Before the next interview, we had time to explore the town of Kailua in Windward Oahu, just 30 minutes along Route 61 across a mountain from Honolulu. It’s a small, funky town with more VW buses than I’d seen in a long time. We had lunch outside at a small market that served pastries, sandwiches made to order, soups, and deli salads. They also had a nice wine and beer selection – tempting, but we had to work. We drank cups of good Kona coffee instead.
We quickly visited a beautiful botanical garden in the area, filled with plant species I’ve only seen inside domed botanical centers and zoos. We only had about half an hour to tour the grounds, but it was in such a lovely setting that I could have stayed there all day.
Tonight was our last night in Waikiki, and we savored the sunset.
Day 4: Early the next morning, we dropped off our rental car at the Honolulu Airport (goodbye, Honolulu traffic!) and flew to the Kona International Airport on the Big Island of Hawai’i. Initially, these next few days were to be vacation days, but we did have a little business to take care of first. Our alum from Kailua owns and manages macadamia orchards on the Hilo side of the Big Island, and the promise of a photo shoot in a macadamia orchard was too good to pass up. We drove the northern route across the island, stopping quickly for lunch in the town of Honoka’a. The climate and geography change is dramatic from the Kona side of the island (dry, arid) to the Hilo side (rain forest), and some of the views as we got closer to Hilo were breathtaking.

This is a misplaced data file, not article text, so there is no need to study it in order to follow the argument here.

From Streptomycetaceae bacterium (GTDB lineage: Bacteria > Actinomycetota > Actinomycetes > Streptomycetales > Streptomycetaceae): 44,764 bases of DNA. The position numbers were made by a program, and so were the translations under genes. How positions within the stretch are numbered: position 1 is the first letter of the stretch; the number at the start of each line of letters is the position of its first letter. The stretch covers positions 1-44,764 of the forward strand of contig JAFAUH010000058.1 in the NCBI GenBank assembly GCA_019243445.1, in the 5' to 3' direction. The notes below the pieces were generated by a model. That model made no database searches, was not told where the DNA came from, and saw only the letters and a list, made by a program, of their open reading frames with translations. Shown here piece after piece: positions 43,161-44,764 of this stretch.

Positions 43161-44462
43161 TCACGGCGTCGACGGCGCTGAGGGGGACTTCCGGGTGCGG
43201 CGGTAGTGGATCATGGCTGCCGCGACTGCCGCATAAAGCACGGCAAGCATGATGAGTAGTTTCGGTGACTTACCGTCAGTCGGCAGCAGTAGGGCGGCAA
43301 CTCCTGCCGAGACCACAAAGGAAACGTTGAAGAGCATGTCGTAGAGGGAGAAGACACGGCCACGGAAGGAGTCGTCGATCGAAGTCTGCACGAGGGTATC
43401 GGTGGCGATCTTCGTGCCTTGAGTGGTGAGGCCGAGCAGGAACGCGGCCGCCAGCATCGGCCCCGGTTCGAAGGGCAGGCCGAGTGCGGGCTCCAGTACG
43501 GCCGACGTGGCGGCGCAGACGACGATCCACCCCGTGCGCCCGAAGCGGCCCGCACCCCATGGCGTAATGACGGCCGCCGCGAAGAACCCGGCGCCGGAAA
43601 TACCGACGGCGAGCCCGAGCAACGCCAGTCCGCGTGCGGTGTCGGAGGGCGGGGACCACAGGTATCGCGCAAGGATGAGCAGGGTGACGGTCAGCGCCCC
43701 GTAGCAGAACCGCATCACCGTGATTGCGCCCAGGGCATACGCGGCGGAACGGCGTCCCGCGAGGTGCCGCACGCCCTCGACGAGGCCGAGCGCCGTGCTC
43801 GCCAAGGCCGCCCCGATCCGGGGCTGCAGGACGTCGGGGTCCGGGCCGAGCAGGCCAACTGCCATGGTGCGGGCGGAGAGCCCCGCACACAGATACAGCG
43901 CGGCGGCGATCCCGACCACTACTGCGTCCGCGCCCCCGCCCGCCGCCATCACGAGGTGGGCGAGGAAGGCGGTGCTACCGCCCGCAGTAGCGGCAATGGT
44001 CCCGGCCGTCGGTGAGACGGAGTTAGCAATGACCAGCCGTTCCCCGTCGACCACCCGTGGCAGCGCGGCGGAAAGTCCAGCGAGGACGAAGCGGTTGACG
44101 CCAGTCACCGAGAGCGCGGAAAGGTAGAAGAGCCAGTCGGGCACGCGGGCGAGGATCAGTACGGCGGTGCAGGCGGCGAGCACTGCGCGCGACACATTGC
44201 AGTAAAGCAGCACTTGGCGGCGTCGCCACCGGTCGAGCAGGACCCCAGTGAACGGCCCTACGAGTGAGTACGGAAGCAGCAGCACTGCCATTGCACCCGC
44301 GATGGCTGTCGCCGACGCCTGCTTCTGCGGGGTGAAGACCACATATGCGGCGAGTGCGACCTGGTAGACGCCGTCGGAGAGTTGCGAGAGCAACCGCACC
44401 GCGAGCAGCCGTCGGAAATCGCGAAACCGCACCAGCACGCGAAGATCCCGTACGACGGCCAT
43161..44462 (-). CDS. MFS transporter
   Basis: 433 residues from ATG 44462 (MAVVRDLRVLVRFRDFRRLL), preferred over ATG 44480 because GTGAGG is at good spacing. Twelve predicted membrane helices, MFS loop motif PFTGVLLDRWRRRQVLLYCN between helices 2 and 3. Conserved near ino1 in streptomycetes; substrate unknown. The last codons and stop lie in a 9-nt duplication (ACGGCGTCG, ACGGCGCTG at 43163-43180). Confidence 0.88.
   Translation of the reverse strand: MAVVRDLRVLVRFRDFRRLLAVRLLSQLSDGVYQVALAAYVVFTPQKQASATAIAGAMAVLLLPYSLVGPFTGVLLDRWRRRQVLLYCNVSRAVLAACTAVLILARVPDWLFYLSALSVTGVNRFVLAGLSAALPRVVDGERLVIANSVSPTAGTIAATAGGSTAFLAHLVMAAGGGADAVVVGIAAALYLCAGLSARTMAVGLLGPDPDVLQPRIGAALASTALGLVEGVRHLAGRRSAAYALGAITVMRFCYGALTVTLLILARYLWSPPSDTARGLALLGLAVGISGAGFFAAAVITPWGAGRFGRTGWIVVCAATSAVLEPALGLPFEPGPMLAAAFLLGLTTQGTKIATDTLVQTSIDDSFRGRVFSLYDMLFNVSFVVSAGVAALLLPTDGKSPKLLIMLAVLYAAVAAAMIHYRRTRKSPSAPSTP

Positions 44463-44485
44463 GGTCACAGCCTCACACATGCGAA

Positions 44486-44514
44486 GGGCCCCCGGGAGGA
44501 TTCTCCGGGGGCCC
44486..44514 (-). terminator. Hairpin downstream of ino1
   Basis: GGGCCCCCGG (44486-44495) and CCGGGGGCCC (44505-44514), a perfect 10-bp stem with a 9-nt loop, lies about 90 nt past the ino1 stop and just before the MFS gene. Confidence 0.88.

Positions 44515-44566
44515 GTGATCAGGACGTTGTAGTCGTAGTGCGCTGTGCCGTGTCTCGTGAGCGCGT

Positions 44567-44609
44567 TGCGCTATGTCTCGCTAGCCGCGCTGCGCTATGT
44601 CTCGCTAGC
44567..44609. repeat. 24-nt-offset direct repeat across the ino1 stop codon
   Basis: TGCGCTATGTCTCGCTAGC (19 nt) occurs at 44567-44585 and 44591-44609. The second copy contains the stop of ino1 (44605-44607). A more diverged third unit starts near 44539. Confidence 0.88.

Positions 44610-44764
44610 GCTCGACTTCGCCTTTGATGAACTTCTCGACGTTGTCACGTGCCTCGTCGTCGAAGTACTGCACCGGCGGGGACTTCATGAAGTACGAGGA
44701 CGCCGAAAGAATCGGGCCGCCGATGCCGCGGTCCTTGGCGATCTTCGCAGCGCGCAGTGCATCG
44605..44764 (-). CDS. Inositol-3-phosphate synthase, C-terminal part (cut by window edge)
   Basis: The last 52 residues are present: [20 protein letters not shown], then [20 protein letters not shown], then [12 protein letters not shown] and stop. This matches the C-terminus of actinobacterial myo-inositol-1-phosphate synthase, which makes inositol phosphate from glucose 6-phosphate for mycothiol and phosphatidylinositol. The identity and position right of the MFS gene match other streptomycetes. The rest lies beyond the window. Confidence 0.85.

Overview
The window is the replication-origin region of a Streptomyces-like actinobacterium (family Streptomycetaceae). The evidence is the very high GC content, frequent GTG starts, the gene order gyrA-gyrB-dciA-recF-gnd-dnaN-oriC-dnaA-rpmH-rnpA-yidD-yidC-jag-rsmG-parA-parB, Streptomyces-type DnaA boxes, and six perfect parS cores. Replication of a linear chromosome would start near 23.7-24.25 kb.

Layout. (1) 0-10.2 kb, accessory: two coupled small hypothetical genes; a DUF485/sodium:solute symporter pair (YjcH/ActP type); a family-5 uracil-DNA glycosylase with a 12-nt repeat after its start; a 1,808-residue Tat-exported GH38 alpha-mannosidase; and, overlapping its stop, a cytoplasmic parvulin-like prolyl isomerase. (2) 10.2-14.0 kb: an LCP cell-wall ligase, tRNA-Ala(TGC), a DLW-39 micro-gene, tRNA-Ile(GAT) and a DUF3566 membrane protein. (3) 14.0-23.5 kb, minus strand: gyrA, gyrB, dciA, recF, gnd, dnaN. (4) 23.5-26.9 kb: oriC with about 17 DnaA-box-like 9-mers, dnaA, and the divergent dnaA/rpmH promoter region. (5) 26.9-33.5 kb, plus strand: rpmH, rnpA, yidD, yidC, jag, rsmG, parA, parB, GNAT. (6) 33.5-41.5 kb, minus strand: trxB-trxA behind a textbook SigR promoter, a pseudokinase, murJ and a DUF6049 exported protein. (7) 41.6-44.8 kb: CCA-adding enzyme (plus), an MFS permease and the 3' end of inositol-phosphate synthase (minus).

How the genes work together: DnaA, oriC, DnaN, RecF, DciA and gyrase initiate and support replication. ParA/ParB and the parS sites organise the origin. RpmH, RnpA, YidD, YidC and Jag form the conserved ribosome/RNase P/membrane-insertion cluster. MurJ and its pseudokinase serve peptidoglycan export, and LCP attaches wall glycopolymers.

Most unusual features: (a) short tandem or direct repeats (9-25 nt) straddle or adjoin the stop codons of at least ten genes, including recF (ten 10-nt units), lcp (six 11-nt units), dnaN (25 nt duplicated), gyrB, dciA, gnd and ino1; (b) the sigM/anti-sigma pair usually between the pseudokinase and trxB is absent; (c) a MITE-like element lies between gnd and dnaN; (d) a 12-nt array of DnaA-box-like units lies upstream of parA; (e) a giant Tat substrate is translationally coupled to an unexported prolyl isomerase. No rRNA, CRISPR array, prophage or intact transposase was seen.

The macadamia orchard is near the town of Pepe’ekeo, and the area just steamed with humidity and green-ness. The macadamia trees are nearing the end of their growing season, but we were able to see nuts still on the trees and on the ground where they are harvested by hand.
Once we finished with the photo shoot, we went our separate ways. Jim and Sue had lodging reservations in Hilo; Dave and I headed back to Kailua-Kona (not to be confused with Kailua in Oahu. Not to be confused with the gazillion other town and street names in Hawaii that begin with the letter K.)
En route to our hotel, we stopped at Akaka Falls State Park. This was a very different falls experience from the Manoa Falls hike. For one thing the Akaka trail is completely paved, with steps and walkways to two falls. The rain forest is much more lush and more beautiful than Manoa Falls. And although I didn’t make it to the actual Manoa Falls, Dave assured me that Akaka Falls kicked butt in comparison.